If you haven't seen Lego Movie 2: The Second Part (2019), it's now streaming, so now's a second chance.
With the device revealed at the finale of the first Lego Movie, and a reasonable assumption being that we understand that the adventures of the movie are in part a kid playing with Lego and in part a kid working things out - the movie is able to play a bit more with the premise.
Wednesday, August 14, 2019
Format: TCM on DVR
People take a lot of liberties when adapting Raymond Chandler novels to screen. It's not a huge surprise. After all, Chandler's books are winding, complicated, and don't exactly make it easy to translate Marlowe's inner-monologue or exposition in a way that's easy to cram into 90 - 120 minutes and keep the audience with you. To this day, people complain The Big Sleep is "too complicated".
It's been a while since I read The Little Sister, I think the fifth Marlowe novel and the work upon which the studio based Marlowe (1969). Between reading several Chandler novels in a row at that time and years inbetween, not every detail of the plot had stuck with me, but impressions of various characters remained, and as the movie unspooled, it did provide me with a roadmap and certain expectations for the film that gave me a leg up vis-a-vis following the plot and keeping up. A glance at some contemporary reviews suggest that even Ebert and Siskel found it a bit muddled.
Still, the story sticks surprisingly close to the novel, updating some factors for 1969 that would have looked very different in the original setting of 1949. And, I'll argue, while people feel like they've got a grip on Chandler by way of reputation, in practice his novels tend to feel like a morass of detail until the denouement. That's part of the fun (and Hammett did same in books like The Thin Man).
Format: Alamo S. Lamar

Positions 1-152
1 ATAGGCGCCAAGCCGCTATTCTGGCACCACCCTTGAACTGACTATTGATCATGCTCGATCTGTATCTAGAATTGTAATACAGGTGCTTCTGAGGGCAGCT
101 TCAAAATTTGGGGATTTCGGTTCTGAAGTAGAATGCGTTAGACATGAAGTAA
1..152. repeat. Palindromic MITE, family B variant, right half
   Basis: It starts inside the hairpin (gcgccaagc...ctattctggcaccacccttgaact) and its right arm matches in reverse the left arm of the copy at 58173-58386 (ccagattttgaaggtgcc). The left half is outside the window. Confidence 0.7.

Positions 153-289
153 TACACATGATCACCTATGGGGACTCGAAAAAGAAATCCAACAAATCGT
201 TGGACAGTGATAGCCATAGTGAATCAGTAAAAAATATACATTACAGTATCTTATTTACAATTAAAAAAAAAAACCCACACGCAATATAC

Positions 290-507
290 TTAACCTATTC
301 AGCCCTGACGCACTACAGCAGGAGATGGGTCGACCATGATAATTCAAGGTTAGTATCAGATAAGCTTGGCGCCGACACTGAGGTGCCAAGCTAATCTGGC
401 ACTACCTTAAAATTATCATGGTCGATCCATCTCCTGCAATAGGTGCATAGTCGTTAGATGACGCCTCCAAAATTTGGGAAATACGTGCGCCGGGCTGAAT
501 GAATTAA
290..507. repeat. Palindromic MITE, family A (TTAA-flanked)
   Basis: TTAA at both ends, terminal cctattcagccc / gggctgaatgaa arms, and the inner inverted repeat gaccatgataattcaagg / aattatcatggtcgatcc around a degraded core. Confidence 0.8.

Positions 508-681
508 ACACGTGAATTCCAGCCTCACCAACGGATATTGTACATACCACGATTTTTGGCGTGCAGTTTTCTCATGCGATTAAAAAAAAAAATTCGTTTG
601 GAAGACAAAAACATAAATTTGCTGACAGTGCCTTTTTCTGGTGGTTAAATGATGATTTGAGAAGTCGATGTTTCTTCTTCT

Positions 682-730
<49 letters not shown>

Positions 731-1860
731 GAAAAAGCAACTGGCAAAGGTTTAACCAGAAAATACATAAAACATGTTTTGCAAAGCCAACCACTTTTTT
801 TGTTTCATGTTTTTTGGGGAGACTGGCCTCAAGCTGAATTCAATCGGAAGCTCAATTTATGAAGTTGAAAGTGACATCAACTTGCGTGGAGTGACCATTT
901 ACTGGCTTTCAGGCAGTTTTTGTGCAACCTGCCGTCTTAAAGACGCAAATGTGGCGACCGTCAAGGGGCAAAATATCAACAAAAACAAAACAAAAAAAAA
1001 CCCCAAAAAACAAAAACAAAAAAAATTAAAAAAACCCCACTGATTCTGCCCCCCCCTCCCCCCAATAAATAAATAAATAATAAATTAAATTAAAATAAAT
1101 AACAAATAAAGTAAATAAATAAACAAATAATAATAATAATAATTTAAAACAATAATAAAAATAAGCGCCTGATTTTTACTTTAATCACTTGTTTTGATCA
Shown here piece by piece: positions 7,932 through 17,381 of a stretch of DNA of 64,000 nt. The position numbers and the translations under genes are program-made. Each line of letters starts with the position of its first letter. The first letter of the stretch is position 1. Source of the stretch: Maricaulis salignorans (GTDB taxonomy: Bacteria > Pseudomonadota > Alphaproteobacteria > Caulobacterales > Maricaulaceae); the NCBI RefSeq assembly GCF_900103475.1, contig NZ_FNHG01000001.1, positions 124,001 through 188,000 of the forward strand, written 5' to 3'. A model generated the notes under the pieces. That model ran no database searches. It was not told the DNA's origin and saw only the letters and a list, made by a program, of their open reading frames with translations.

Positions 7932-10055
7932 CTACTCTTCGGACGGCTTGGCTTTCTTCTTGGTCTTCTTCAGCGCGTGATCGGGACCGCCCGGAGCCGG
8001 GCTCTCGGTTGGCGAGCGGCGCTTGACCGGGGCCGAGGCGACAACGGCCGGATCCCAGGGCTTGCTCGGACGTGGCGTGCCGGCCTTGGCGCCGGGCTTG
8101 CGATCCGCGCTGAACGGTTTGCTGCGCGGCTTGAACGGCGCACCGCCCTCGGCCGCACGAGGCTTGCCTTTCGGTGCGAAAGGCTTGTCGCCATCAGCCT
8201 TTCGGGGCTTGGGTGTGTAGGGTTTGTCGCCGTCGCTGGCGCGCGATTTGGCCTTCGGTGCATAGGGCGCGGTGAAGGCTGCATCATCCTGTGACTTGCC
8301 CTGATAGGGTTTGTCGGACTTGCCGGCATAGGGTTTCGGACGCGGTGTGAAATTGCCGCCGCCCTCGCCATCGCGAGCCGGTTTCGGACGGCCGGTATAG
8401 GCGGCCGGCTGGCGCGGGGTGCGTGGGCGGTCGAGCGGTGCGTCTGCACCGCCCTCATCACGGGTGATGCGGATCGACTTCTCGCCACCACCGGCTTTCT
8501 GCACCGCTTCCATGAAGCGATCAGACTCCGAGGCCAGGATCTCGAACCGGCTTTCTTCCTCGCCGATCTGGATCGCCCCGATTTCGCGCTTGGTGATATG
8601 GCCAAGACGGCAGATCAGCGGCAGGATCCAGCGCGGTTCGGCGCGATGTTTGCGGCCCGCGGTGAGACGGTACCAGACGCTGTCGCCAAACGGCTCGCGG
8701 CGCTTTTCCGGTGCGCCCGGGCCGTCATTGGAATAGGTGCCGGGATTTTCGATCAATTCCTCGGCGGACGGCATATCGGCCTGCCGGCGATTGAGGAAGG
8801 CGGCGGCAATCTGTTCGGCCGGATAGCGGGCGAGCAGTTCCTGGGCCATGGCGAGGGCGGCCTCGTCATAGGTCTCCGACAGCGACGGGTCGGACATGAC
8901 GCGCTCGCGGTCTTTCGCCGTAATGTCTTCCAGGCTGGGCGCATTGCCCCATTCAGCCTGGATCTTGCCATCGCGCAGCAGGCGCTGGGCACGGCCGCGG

Say what you will about Austin, but I just got home from a Tuesday 9:30 PM showing of a 1933 horror movie almost no one has seen who is currently alive, and the place was hopping. I know this is true in other cities, but this one is mine.
For whatever reason I enjoy what the studios were up to with horror in the pre-Atomic Age films, a mix of the occult, mythical beasts, ghost stories and sometimes just creepy old houses with a Boris Karloff in them. Supernatural (1933) would have come out on the heels of Dracula (1931) and Frankenstein (1931) in the era where not just Universal, but other studios, were getting in on the horror genre and the Hayes office wasn't yet really enforcing any codes.
Tuesday, August 13, 2019
Format: Netflix MST3K - The Gauntlet
Sometimes movie stars just want to take a vacation and maybe shoot a movie while they're there. You see it all the time in these peculiar movies that don't look very good but star people who actually cost some money - and the movie is in, say, Hawaii. They're called "postcard movies", and the deal is usually that the star maybe asks for less because they're being put up in a really nice hotel in Maui for two months to make some romcom or whatever. Their family comes out and they go boogie-boarding on their days off.
I kind of suspect something similar was afoot in 1979 when Killer Fish went into production. The movie doesn't have the world's biggest stars, but in '79 Lee Majors was a pretty big deal and Karen Black was still bankable. I imagine selling the movie as "come down to Rio de Janeiro for a couple months" was a pretty good deal. I'd also mention, this movie was part of the short-lived Fawcett-Majors Productions, a go at producing from when Lee Majors and Farah Fawcett were Hollywood's foremost couple. And, no, you've never heard of this movie or the other films that they produced.
Monday, August 12, 2019
Format: TCM on DVR from a looooong time ago
Well. Between this and The Lost Weekend, I picked quite the double-bill for the weekend.